Solicitor General Tushar Mehta, who appeared for the University of Delhi before the Delhi High Court, claimed that the Right to Information (RTI) has been reduced to a joke. The matter was regarding the submission of queries seeking records of all those students who had passed BA examination in 1978. These also include the records of the Honourable Prime Minister Narendra Modi.
According to a story published by NDTV, Solicitor General Tushar Mehta said, “The RTI has been reduced to a joke with such queries. Degrees of two public functionaries were sought. One is the honourable prime minister and the other is a minister.” Justice AJ Bhambhani, before whom the submission was made, fixed the matter for further hearing on 4 February, when petitions with similar queries will also be heard.
“This Act cannot be used for some extraneous reasons”, the law officer stated, referring to some of the provisions of the Right To Information Act. He was of the view that personal information is never to be giving until and unless there is some public interest attached.
The order issued by the Central Information Commission (CIC) allowing inspection of records related to students who passed BA degree in 1978, has been challenged by the Delhi University. The disagreement of the central public information officer of the Delhi University has been rejected by the CIC, saying it finds “neither merit, nor legality’ in it and has also stated that it was a third party personal information. Standing counsel Arun Bharadwaj, through an affidavit filed through the central govt. had earlier said that the result is a personal information of a student, and it should not be accessible to anyone.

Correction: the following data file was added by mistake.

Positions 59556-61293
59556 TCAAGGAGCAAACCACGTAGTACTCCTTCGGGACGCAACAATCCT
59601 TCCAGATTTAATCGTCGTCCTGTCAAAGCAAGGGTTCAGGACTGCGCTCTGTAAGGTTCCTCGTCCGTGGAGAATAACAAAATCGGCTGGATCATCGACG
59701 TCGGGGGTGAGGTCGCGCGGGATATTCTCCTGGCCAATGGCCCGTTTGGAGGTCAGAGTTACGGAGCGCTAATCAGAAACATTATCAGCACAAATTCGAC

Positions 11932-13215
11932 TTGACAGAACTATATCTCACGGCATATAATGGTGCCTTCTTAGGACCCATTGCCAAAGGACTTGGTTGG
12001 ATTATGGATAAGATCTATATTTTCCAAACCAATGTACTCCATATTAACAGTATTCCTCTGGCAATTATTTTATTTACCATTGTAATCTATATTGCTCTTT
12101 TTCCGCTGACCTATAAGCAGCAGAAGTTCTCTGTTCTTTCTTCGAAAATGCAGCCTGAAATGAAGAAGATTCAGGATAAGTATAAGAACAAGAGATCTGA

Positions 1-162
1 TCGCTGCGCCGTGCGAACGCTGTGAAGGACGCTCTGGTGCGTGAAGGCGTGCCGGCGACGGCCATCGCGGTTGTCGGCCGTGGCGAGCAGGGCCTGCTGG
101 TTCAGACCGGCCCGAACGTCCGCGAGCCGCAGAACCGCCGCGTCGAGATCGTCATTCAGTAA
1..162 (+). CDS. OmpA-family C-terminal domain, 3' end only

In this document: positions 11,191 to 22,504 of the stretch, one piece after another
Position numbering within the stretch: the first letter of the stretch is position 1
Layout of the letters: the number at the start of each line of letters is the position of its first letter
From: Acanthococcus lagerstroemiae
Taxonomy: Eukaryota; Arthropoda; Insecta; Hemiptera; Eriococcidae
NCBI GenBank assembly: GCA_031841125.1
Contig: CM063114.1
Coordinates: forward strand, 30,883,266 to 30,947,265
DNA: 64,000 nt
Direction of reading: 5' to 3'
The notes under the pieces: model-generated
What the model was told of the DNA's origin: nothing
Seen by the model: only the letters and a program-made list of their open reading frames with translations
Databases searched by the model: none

The court had on January 23, put on hold the operation of the CIC order. The university is of the view that result should not be provided to anyone as this may cause “public embarrassment” or may cause “disturbance” in the daily routine of the student and that the information was held in fiduciary capacity and was exempt from being disclosed under the RTI Act.